Herbs Recipes

Pasta with Pesto — Gotta Have Fresh Basil

I started sweet basil from seed this spring so I would have plenty for freezing to brighten up meals in the winter.  I tucked it away in various garden locations when it was still a bit too cold for basil and then forgot it. Thankfully, at least 2 plants made it.  They’re small but particularly beautiful and fresh looking.

Sweet basil in my garden still looking fresh in August and September.

When I rediscovered the basil, I had to celebrate by using some for dinner.  I didn’t feel like making pesto per se —- but I used pesto ingredients to make a dish with organic whole wheat flat noodles.

This is the kind of recipe that you can easily change around to suite your own tastes.  You might want to try it my way first and then make changes the next time.  I think you’ll find the flavor very delicate and enjoyable.

Ingredients for Pasta with Pesto (Sort of) Serves 2 to 4 as a main dish meal.  Serves 4 to 6 as a side dish.

  • 1/2 cup of organic walnuts — chopped but not pulverized (I wanted to taste little pieces of walnut throughout.)
  • 3 cloves of garlic – finely chopped
  • sweet basil leaves – finely chopped – (I picked about 45 medium sized leaves. I thought it needed a bit more but Bill is the one with the ultra sensitive taste buds.  And he said it was just right.  So it depends on your tastes.)
  • oil – about 1/4 to 1/2 cup (I use organic olive oil.)
  • About 4 cups of the dried whole wheat flat noodles.  (Place in boiling water and boil gently for about 6 or 7 minutes.  Drain.)
  • Optional: 1 patty of butter

After you put the noodles on to cook:

Pour about 2 tablespoons of the oil into a stainless steel skillet.  (Make sure it coats ALL of the bottom of the pan.)

Put chopped garlic in an oiled stainless steel skillet.

Turn heat to medium and let garlic heat and start to sizzle. Lower heat. Then add chopped walnuts and distribute over the entire bottom of the skillet.  Let them ‘roast’ just a little.  Careful with the heat.  You want the garlic and walnuts just slightly roasted, not burned. Then remove the pan from heat.

Place drained whole wheat noodles in the skillet on top of the garlic and walnut mixture.

In a small bowl stir chopped basil and about 2 or 3 tablespoons of oil.  Spread this mixture over top of the noodles in the pan.

Gently toss/mix with utensils until all ingredients are distributed throughout the noodles.

Optional: With a fork take a patty of butter and rub over the top of individual servings.

Salt to taste. (You may not find it necessary.  I like to add just a sprinkle.)

Serving Suggestions:

  • I served mine with fresh tomatoes, thinly sliced cucumbers and red onions from the garden.  The cucumbers and onions had a splash of white wine vinegar on them and a dash of salt.

Fresh sweet basil is the important ingredient in this Pasta dish. Has a delicate taste and not overwhelming at all.

  • If you have fresh cherry tomatoes, you could cut them in half and lightly toss about a cup full into the noodles.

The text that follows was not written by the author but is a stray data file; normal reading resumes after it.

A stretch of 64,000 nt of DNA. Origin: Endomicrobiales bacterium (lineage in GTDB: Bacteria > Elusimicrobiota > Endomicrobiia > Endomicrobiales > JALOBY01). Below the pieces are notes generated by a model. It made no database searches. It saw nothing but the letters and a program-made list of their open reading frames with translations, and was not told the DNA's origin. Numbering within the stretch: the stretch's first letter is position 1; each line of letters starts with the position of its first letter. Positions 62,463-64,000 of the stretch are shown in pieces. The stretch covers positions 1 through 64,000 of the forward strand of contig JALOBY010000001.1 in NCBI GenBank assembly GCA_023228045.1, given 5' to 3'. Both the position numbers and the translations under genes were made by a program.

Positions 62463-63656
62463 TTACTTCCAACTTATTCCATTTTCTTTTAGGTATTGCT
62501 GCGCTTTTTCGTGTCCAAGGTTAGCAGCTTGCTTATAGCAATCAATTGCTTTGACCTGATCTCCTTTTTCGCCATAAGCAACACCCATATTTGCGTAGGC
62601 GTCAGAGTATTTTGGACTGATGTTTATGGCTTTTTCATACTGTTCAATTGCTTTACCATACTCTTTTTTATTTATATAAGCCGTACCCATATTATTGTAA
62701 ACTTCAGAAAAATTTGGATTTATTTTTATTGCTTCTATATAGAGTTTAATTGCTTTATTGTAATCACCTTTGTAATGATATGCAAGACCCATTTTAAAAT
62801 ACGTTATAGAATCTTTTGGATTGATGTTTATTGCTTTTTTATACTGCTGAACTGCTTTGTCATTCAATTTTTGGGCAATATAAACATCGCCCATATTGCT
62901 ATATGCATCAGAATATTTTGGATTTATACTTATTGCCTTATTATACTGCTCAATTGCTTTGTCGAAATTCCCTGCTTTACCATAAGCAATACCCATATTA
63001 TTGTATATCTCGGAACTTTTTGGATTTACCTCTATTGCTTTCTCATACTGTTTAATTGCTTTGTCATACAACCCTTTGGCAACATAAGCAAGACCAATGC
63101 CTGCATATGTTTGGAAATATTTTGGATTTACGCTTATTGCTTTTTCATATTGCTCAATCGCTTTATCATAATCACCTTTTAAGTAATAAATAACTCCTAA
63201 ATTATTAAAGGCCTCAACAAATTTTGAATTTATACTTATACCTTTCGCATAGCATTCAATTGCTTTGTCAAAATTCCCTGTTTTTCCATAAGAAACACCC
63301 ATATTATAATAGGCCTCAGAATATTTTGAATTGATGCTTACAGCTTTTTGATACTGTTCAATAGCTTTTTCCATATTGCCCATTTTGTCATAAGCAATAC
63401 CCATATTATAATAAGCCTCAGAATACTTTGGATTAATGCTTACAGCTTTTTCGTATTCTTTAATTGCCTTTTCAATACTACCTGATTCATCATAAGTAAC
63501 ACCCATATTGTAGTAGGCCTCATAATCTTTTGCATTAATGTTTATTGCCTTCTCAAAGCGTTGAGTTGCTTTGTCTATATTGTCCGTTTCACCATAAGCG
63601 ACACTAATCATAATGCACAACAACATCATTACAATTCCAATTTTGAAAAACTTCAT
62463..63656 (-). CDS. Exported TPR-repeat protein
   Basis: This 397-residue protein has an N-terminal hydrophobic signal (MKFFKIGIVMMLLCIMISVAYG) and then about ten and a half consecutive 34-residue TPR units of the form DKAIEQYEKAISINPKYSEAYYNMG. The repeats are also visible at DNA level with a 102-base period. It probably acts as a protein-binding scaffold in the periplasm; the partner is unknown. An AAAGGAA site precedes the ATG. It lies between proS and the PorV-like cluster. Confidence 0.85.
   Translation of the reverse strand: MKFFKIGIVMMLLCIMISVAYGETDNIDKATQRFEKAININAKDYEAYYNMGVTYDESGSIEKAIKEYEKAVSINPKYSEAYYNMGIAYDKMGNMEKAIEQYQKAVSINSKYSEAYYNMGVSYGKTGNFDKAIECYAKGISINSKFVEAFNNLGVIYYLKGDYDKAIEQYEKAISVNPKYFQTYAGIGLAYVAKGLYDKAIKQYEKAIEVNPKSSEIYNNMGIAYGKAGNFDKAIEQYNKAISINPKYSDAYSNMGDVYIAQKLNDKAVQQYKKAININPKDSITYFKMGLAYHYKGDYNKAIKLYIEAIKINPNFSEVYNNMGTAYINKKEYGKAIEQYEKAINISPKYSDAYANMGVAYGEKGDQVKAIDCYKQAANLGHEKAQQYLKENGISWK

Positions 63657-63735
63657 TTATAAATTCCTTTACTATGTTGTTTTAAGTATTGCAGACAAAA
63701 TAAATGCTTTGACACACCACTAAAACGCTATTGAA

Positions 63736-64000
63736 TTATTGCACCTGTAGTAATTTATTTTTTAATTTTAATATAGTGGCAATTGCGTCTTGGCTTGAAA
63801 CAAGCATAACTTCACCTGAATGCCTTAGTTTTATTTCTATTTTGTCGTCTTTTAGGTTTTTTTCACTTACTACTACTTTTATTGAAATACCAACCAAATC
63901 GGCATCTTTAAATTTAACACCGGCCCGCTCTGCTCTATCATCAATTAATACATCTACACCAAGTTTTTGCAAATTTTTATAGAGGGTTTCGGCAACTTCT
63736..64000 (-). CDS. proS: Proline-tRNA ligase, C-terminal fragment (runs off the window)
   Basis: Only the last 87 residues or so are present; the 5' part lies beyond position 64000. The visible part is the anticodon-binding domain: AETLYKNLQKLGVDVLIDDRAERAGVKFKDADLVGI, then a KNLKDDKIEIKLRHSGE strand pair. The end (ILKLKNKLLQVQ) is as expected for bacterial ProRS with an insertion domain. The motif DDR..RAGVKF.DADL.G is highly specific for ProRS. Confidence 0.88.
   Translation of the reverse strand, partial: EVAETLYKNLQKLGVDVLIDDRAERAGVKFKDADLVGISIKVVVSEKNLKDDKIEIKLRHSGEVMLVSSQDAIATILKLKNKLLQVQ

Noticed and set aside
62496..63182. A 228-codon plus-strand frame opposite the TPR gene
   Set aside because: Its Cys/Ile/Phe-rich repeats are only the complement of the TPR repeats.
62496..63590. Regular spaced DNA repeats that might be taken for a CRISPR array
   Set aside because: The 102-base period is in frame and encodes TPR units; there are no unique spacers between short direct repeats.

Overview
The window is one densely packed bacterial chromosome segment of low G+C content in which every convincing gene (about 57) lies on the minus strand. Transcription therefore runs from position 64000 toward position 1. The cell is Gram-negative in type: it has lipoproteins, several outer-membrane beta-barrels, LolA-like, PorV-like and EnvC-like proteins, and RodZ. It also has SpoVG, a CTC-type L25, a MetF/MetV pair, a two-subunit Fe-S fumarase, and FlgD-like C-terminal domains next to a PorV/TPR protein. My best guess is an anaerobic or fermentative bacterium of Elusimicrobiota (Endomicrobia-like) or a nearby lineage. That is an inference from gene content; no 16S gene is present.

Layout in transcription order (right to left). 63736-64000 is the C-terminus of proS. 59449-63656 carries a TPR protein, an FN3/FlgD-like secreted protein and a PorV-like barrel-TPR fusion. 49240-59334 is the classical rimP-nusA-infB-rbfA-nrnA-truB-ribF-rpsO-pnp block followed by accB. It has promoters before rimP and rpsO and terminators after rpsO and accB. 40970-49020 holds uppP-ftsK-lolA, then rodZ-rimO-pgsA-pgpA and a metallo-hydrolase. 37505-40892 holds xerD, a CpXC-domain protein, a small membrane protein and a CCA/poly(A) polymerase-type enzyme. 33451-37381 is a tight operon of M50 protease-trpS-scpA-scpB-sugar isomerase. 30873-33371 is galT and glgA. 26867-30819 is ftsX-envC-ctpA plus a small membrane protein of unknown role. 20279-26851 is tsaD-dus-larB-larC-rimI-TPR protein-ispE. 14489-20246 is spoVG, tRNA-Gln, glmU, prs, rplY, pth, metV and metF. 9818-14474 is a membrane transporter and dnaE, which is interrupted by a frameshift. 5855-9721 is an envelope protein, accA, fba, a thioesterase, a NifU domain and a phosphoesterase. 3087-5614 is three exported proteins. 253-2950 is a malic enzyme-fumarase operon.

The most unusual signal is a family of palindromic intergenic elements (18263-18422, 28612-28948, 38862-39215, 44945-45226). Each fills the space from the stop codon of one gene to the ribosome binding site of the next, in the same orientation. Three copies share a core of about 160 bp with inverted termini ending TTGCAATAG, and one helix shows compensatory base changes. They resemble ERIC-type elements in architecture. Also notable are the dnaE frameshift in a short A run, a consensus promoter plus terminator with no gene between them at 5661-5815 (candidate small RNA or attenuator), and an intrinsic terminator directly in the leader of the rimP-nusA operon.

• A leaf of fresh basil would have been perfect to top of the looks of this plate.  I don’t know why I didn’t think about it until it was too late.

Be Prepared for Great Winter Dishes

This recipe would be great in the cold of winter.  Chop your basil now and mix it with oil and freeze. You’ll be ready this winter to have a dish that reminds you of summer.


All content and photos are copyrighted by TendingMyGarden.com.  All rights reserved.


  • So easy, and it looks delicious. I freeze tons of pesto and we are using up the last of it now, but this is very nice and fresh – and no blender or food processor clean up!

  • Nice to have you comment on one of my recipes. I stopped putting up recipes because I came to believe Bill and I eat too simply for most people’s taste. No sense in writing them up, if no one is interested.
    And yes, this is so easy and we thought — delicious.
    Let me know if you try it and what you think!

  • Theresa, your recipe is a hit with my girls! I tried this last week and today my daughter (6 years) who is going to have her friend over for a playdate asked if I could make this :-).

  • Aparna, I am delighted that you like this recipe and especially thrilled that your 6 year old asked you to make it again! Wow! Now that’s impressive.
    Thanks for letting me know!

  • Theresa,
    I am growing basil this season after we tried your recipe.
    Now I think I have more than I could use, so was looking for a recipe to freeze some. Just reading your post here again and found what I needed on the last few lines. Hmmm chopped basil and olive oil it can’t get any simpler than that! I love it.

  • Theresa,
    Please don’t stop posting recipes. We eat simply, also. I’m still trying to get my husband & son to eat more meatless meals.

    They are both such hearty eaters that they will eat 3 to 4 different veggies & at least 2 huge grilled deer burgers each!

    My entertainment while I eat my veggies is watching them get it all down!


  • When folks are born and raised meat-eaters — it’s hard for them to make the change, Betty. I know because Bill and I were both like that. When a person first starts cutting back on meat they wonder what there is to eat.

    And without a garden — I’d still wonder. 🙂

  • Theresa,

    This is the first year that I have not bought pesto, eaten ONLY home made pesto made from home grown basil, thanks to you. I’m just about to make another batch with olive oil and basil and freeze for winter.

  • That is down right exciting Aparna! This winter when you reach for that frozen pesto that tastes like it’s fresh from the garden — you’ll be even more pleased!

    Thanks for sharing the news. Keep me posted on the great things you’re doing.

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